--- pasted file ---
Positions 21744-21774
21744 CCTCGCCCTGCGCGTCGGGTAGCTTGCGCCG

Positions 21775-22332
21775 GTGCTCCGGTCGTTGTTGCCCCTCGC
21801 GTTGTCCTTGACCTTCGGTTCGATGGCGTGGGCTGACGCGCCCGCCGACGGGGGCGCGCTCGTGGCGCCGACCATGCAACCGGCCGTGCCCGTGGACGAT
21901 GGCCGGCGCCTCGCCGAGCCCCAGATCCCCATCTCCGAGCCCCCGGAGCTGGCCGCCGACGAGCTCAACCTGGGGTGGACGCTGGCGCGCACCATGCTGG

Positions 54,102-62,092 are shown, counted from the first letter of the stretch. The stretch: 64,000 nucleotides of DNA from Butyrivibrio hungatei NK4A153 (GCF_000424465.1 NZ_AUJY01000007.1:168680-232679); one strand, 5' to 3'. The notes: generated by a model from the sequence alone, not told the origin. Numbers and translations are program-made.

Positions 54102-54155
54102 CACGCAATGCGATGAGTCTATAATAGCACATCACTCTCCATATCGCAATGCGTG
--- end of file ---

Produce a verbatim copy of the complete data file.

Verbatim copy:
Positions 21744-21774
21744 CCTCGCCCTGCGCGTCGGGTAGCTTGCGCCG

Positions 21775-22332
21775 GTGCTCCGGTCGTTGTTGCCCCTCGC
21801 GTTGTCCTTGACCTTCGGTTCGATGGCGTGGGCTGACGCGCCCGCCGACGGGGGCGCGCTCGTGGCGCCGACCATGCAACCGGCCGTGCCCGTGGACGAT
21901 GGCCGGCGCCTCGCCGAGCCCCAGATCCCCATCTCCGAGCCCCCGGAGCTGGCCGCCGACGAGCTCAACCTGGGGTGGACGCTGGCGCGCACCATGCTGG

Positions 54,102-62,092 are shown, counted from the first letter of the stretch. The stretch: 64,000 nucleotides of DNA from Butyrivibrio hungatei NK4A153 (GCF_000424465.1 NZ_AUJY01000007.1:168680-232679); one strand, 5' to 3'. The notes: generated by a model from the sequence alone, not told the origin. Numbers and translations are program-made.

Positions 54102-54155
54102 CACGCAATGCGATGAGTCTATAATAGCACATCACTCTCCATATCGCAATGCGTG